Five myths about Newt Gingrich

Nov 23, 2011

Just a few months after his campaign seemed to implode amid staff resignations, Newt Gingrich sits atop the GOP presidential polls. Yet 13 years have passed since Gingrich stepped down as House speaker ? plenty of time for older voters to forget him, and for younger voters to not know him at all.

Chat with John J. Pitney Jr. as he separates Gingrich fact from fiction. Ask questions and share your opinions now.

Read: Five myths about Newt Gingrich

Happy to talk about Newt.  The one thing that one can always say with confidence about the former speaker is:  It's complicated.

Was Gingrich a serious teacher, or was he too busy trying to be The Coolest Professor on Campus?

By all accounts, he was a popular professor.  But because he never published, he would not have gotten tenure.  Colleges and universities require publication because it's a form of professional development.  Faculty members who fail to do serious work will eventually go stale as teachers as well.

When Gingrich was Speaker of the House the use of earmarks grew dramatically. Will this hurt his credibility with Tea Party activists?

Even before he became speaker, he was not averse to bringing home the bacon.  Here is what George Will wrote in his 1992 book on term limits:

[Gingrich] said: "if you had the choice between the No. 2 ranking Republican in the House or you can have a freshman who doesn't have any idea who the Cabinet members are, has never met any of them and has never worked with the President, which one do you think can do more for Cobb County?"

With an almost -- only almost -- admirable forthrightness, he was asking: Which one of us is more of a well-wired, pork-producing, inside-the-Beltway operator?

Expect his opponents to cite that passage and many more like it.

Why does Gingrich continue to refer to himself as a historian when he's been in politics since 1974? Also, do you think Gingrich will run in this election on a "family values" ticket when his record of marital infidelity is well documented?

By citing his status as a historian, he tries to give authority to what he says.  But by doing so, he makes his academic record -- or more exactly, his  lack of published scholarship -- a legitimate object of scrutiny and criticism.

Newt is unpredicable and at times unlikable but he does seem well informed on the issues and competent to speak intellignetly about them. The debates and the obvious flaws of his amateur opponents have helped lend to Newt's reputation as a scholarly, professorial type of candidate. In you analysis of the myths, you claim Newt is not any of these things because of his lack of a rigourous academic record. While this is certainly true, he is, after all, a politician and not a professor. Should he be judged by the same criteria as if he was in fact a professor? Seems to be a harsh standard.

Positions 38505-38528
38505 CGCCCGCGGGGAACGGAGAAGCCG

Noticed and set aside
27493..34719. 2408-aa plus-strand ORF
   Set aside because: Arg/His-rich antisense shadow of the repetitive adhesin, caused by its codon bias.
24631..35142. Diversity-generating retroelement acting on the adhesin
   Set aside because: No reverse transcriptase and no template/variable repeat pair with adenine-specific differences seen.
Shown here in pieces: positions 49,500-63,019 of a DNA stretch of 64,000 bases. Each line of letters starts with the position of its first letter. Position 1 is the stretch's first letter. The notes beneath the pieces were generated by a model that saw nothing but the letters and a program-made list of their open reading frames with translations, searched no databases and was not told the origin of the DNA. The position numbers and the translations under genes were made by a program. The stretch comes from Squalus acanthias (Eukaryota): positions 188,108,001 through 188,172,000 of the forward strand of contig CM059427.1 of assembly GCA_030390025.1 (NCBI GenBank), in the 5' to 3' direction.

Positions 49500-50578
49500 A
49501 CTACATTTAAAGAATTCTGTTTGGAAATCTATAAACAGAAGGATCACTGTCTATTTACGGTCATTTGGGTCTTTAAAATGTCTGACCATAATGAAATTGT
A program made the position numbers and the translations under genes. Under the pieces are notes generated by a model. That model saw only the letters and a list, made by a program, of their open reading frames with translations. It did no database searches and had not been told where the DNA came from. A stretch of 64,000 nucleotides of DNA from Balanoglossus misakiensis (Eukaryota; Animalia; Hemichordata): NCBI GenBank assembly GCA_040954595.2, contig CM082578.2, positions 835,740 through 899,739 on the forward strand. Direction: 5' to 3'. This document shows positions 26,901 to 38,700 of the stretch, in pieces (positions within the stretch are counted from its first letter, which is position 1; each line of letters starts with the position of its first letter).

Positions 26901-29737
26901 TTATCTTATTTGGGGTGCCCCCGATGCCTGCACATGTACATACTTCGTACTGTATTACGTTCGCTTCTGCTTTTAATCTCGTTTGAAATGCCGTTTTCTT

Gingrich constantly refers to his background as a professor, just as Cain and Romney cite their backgrounds in business.  So just as it is legitimate to look at the Cain and Romney business records, it is equally appropriate to consider the Gingrich academic record.

Newt, known as a proficient orator, has promised to challenge Obama to extended Lincon-Douglas style debates. If he was elected as the Republican nominee, do you think such a debate is an actual possibility? Does Newt have the capacity to challenge Obama'a speaking prowess better than other candidates, in your opinion?

In the Lincoln-Douglas debates, one candidate spoke for a full hour.  The second candidate then spoke for an hour and a half.  Then the first candidate had a half-hour rebuttal.  (For excerpts, see this.) Gingrich can certain speak for extended periods of time.  But here's the problem:  the longer he talks, the more likely it is that he will say something that could hurt him.  In his book, Lessons Learned the Hard Way, he is surprisingly candid about some of his gaffes.